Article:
Thursday, September 30, 2010

What we will see this month

Ok folks despite the bump in sales in the last few days, I think we will see another drop in sales for September. If you look at Larry Yatter's community charts, you will see most of them show MOI above 10.

However average prices and median prices are steady to up.

This confirms what we have been seeing, that higher end buyers are still in the market. eg the $9 Million sale a few days ago.

If so, then Median and Average prices WILL NOT BE RELIABLE for September.

We will have to depend on the HPI for a true picture of the state of the market. We will also have to assume that the REBGV is doing a valid comparison to come up with the HPI.

So don't be shocked if average or median is up. If you have an inventory of 100 dresses and are selling very few, but mostly the expensive ones, of course both your average and median prices will be up.

Wednesday, September 29, 2010

The Upper Crust..

Take a look at Larry's post on West Van prices.

This confirms what we have all been thinking. the upper end is still buying. And only a small % is off-shore money. There are always folks in this town making serious money. It used to be the Dot com guys, until they were Dot Gone, then Developers cashing in on the Olympics, and now it is the resource guys (yes they are mostly men) who are making very big chunks of dough.

Here is the list of the 100 biggest earners in BC.

Then there are lots of people making high 6 figure to 7 figures- business owners and professionals and of course stock-brokers and yes some Real estate agents too.

So dropping a couple of Million or three on the family pile is not such a big deal. Whereas I suspect the entry level and lower priced properties are dealing with the rise in variable rates, the CMHC changes and economic uncertainty.

If this is true, we should see this reflected in the HPI numbers. HPI is supposed to account for more expensive houses selling.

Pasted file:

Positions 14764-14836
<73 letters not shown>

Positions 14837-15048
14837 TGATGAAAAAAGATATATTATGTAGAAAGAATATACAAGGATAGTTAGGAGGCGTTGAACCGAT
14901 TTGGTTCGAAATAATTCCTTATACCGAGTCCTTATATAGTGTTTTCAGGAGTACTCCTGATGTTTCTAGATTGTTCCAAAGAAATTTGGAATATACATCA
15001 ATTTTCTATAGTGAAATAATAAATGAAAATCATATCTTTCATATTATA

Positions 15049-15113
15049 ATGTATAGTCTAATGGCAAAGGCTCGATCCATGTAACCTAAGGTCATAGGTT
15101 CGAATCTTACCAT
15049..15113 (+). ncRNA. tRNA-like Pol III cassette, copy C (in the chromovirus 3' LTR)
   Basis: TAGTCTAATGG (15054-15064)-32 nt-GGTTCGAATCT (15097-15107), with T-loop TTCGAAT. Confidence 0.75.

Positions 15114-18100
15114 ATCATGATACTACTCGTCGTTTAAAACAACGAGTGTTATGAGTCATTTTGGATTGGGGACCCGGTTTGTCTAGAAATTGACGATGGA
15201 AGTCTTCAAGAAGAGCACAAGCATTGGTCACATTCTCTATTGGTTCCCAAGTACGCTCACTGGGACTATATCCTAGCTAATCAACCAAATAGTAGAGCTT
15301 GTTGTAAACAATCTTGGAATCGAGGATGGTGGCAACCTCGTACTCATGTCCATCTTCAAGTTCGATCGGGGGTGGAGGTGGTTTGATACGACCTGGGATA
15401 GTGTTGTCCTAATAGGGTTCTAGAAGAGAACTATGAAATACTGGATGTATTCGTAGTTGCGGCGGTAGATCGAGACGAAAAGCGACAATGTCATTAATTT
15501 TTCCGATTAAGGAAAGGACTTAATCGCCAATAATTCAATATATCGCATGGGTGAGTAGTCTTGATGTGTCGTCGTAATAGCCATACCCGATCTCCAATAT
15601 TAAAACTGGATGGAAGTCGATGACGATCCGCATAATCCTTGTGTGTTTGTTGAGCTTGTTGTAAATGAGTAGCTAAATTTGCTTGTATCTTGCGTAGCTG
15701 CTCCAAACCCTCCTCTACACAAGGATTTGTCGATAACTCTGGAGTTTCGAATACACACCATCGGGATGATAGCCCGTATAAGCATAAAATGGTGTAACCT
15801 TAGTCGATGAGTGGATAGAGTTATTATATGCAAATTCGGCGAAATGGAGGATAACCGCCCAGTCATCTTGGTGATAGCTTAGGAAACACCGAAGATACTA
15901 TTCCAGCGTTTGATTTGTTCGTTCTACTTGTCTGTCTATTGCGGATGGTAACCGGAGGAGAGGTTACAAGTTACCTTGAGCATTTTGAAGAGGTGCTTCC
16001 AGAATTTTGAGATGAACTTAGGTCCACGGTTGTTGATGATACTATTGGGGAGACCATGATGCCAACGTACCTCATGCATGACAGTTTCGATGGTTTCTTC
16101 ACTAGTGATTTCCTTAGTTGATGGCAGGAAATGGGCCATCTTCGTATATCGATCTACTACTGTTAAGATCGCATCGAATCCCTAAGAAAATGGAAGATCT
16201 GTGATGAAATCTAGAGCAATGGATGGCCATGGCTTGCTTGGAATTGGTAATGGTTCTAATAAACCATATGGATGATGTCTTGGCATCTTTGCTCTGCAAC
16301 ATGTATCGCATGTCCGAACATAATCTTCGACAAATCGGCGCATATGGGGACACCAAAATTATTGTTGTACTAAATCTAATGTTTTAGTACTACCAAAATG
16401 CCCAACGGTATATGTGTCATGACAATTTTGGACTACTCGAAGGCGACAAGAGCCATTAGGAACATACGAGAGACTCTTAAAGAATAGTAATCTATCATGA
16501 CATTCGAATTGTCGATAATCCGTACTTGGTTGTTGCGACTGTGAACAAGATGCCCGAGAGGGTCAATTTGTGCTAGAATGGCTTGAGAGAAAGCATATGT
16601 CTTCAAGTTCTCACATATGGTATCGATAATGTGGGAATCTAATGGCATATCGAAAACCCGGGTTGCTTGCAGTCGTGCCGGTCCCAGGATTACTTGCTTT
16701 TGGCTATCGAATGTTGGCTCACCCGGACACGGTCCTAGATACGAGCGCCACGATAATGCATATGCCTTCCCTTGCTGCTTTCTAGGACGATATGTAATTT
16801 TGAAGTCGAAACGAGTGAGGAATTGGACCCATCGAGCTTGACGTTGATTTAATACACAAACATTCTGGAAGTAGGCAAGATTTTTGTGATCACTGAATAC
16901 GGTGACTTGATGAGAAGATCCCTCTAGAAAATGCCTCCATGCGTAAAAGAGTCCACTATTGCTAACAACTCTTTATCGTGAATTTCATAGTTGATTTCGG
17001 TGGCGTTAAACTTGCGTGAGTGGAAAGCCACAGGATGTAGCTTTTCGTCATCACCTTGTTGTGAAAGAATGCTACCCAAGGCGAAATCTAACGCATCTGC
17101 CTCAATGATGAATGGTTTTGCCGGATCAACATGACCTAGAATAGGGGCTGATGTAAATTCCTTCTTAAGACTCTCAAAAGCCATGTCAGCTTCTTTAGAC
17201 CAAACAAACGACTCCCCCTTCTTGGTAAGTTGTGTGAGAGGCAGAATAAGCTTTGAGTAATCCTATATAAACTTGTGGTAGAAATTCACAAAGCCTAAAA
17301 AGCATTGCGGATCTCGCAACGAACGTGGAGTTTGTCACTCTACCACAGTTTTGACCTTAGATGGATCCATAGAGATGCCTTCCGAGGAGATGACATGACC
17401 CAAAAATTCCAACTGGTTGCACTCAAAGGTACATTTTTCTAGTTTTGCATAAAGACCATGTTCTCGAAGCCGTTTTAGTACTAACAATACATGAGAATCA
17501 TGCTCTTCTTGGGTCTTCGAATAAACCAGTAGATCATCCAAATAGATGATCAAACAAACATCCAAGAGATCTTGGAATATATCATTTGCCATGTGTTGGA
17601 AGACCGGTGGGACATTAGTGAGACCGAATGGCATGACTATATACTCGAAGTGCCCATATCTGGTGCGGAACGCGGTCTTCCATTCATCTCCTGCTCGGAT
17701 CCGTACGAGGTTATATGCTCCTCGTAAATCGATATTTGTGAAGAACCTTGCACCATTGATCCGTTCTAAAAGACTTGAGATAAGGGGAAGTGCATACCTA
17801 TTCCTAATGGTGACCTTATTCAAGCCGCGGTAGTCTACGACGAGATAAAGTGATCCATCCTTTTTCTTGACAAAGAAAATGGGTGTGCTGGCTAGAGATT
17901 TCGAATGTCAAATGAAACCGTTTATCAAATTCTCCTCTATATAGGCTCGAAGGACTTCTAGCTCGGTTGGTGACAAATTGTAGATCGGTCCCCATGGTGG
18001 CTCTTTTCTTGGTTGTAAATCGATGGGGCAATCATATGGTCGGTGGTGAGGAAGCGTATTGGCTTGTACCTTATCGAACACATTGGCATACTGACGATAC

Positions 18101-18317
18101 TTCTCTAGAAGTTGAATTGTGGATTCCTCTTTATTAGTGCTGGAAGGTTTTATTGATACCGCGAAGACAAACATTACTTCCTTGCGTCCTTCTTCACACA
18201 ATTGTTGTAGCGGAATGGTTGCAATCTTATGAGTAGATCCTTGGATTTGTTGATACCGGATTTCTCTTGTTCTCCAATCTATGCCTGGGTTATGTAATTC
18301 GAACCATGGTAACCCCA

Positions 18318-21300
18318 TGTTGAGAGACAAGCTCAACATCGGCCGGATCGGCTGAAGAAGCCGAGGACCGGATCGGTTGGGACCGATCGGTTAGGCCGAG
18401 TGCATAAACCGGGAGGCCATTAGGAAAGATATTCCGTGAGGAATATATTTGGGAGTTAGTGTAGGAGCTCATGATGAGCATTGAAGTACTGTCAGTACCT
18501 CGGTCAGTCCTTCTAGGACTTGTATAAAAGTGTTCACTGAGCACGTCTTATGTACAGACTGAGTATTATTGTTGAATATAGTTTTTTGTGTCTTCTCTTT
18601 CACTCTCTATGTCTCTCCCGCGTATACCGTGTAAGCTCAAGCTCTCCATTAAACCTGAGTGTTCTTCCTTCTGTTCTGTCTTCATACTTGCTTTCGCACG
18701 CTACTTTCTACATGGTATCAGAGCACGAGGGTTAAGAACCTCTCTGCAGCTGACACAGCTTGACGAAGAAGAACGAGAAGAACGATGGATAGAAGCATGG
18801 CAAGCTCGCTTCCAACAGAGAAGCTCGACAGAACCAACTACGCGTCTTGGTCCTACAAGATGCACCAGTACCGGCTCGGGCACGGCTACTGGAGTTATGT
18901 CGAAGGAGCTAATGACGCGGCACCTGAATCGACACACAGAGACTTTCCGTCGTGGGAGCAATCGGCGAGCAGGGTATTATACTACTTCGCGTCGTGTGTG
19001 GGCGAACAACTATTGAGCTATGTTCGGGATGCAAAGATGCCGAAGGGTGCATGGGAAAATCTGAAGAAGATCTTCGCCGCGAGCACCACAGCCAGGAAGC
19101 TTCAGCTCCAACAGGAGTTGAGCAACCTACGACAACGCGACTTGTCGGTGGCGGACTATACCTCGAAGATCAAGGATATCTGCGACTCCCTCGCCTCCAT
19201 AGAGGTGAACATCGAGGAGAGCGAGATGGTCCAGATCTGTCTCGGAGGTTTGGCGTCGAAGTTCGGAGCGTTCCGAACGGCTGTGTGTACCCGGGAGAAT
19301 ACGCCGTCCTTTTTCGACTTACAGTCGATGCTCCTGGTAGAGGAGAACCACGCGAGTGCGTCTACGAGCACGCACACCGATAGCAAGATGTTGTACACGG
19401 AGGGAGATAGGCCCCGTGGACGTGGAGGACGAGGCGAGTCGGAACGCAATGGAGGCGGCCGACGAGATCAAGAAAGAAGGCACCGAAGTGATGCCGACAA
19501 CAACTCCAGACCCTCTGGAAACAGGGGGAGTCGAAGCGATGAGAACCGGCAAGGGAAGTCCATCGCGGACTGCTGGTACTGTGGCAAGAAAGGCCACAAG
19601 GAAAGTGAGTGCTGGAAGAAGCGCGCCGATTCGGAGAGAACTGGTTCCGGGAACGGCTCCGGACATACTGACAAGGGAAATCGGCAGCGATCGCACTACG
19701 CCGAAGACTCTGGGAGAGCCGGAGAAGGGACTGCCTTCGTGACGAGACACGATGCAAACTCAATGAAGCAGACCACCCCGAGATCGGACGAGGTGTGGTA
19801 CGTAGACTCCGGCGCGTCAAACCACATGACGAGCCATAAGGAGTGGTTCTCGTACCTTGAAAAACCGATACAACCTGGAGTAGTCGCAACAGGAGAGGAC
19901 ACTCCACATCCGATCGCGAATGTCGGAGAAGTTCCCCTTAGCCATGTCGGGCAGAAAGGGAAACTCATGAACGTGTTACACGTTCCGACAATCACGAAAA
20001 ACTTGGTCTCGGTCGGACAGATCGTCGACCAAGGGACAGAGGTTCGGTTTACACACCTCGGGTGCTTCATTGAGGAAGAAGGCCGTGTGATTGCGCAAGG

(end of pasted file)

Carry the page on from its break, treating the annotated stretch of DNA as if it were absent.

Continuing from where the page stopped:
Monday, September 27, 2010

Tonight's numbers...

All categories...

West and North Van

25 New Listings
26 price changes
7 sales

Van West

51 New
35+ price changes
12 sales


4, 5, 1 - wonder what the MOI is for Whistler. Some of their inventory doesn't seem to end up on the MLS from what I can tell, but is for sale nevertheless.


18, 17, 5

Friday, September 24, 2010

I know what you are thinking

Fish posts twice a week and now he is posting every five minutes.

Ok so I am a little hyper-active at the moment.

We are at a crucial point in the market. We could go up or down or sideways :)

Seriously though. Demand is down. Price reductions are routine. MOI is now 7 months in Vancouver and much higher 30 minutes drive or a short ferry ride away. Wages have run up YOY and this puts pressure on the BoC to raise rates. Flaherty WANTS home prices to come down. What does this all add up to>>>>lower prices.

However some agents I speak to, say there are lots of regretful Randolphs, upset at having missed the quick crash of 2008/9, who are waiting for the slightest sign of weakness to pounce on a 'perceived bargain'.

BTW in the spirit of fairness I will have to say that North Van must have got the sales that they didn't have time to put on the system yesterday. From 1 sales yesterday we are up to 10.

In fact the numbers are 15, 9, 10.

But for Van West they are bearish today at 57, 39, 17. Some really nice reductions in there from crazy prices to just insane.

Most other places have list/sales from 30-60% nothing too exciting.

Can't read too much into any one day's results.

Have a great week-end.

Yeah- i know i am putting up posts too soon

However- we have to keep one eye on the economic indicators, and one blew my mind away.

The rate of wage increases for Canadians YOY was...wait for it...3.9%.

That is HUGE!. It would be huge in an average year, but in a year with low inflation and low interest rates that is enormous and we can see now why the BoC was raising rates, even as others were singing the double dip recession song (like the guy in my previous post).

And this increase is despite the rise in unemployment. Much like the Vancouver Housing market really, where we have less demand but still high (or even higher) prices.

I suspect it the huge swings we are seeing in the economic landscape from the sudden fiscal and policy shifts that are being thrown at us ie..'pump up the CMHC- dang we have a housing bubble, reign it in, drop rates to zero- dang borrowing is exploding, raise rates'

In any case employment income is a lagging indicator, but we will have to keep an eye on it.


Look at the front page of the Vancouver Sun. I cannot bring myself to put a link. What us bears have been saying for some time, is finally being acknowledged by the what passes for media in this city and the Cof V. That incentives will be needed to unload that White Elephant - OKA as the Olympic Village.

Now the councillors are blaming the HST! First it was Ladner's council blaming the world financial chaos and now these guys say it is the HST.